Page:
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Wednesday, December 7, 2022

China: London bans takeover of British chipmaker

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Jane
Jane
Jane Stock is a technology author, who has written for 24 Hours World. She writes about the latest in technology news and trends, and is always on the lookout for new and innovative ways to improve his audience’s experience.
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The debate about China’s influence goes far beyond the borders of Germany. For example, the British government has decided that a semiconductor company cannot be completely taken over by a Chinese company.

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The UK government has banned the outright takeover of a UK semiconductor company by a Chinese-controlled company. Trade Secretary Grant Shapps vetoed Nexperia’s takeover of Britain’s largest chip maker Newport Wafer Fab on Wednesday, government sources said. The reason for the decision is a “comprehensive assessment of national security”.

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Shapps ordered Nexperia to sell at least 86 percent of the shares in the Welsh semiconductor company to avert “potential threats to national security,” a government spokesman said.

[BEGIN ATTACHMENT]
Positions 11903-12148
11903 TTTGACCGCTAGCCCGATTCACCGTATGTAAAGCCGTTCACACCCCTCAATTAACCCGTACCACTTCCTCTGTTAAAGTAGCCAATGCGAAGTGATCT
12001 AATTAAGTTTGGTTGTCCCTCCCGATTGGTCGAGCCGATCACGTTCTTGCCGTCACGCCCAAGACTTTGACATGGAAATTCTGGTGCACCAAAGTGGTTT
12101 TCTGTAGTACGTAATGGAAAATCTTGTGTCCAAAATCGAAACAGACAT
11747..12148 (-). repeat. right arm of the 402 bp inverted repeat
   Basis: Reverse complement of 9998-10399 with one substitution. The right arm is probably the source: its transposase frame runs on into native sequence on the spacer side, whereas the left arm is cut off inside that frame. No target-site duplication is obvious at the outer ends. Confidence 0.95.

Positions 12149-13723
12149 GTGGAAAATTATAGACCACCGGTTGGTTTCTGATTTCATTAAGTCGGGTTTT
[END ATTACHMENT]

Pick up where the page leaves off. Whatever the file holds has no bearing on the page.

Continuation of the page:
The company Nexperia is based in the Netherlands but is owned by the Chinese smartphone manufacturer Wingtech. Nexperia bought Newport Wafer Fab in July last year. The purchase of one of Britain’s leading industrial companies by a Chinese company had met with considerable criticism in Britain amid growing tensions between London and Beijing.

China has already taken over German chip manufacturers

In Germany, too, the federal economic enterprise wants to prohibit the takeover of the chip production of the Dortmund company Elmos by the Chinese-controlled competitor Silex because of a possible “endangerment of public order and security”.

The debate about China’s influence in Germany gained momentum when the Chinese state shipping company Cosco entered the Port of Hamburg. Despite broad political concerns, the Federal Cabinet gave the go-ahead in October. Under pressure from several ministries, above all the Federal Ministry of Economics, the state-owned company was only allowed to hold less than 25 percent.

Source: Stern

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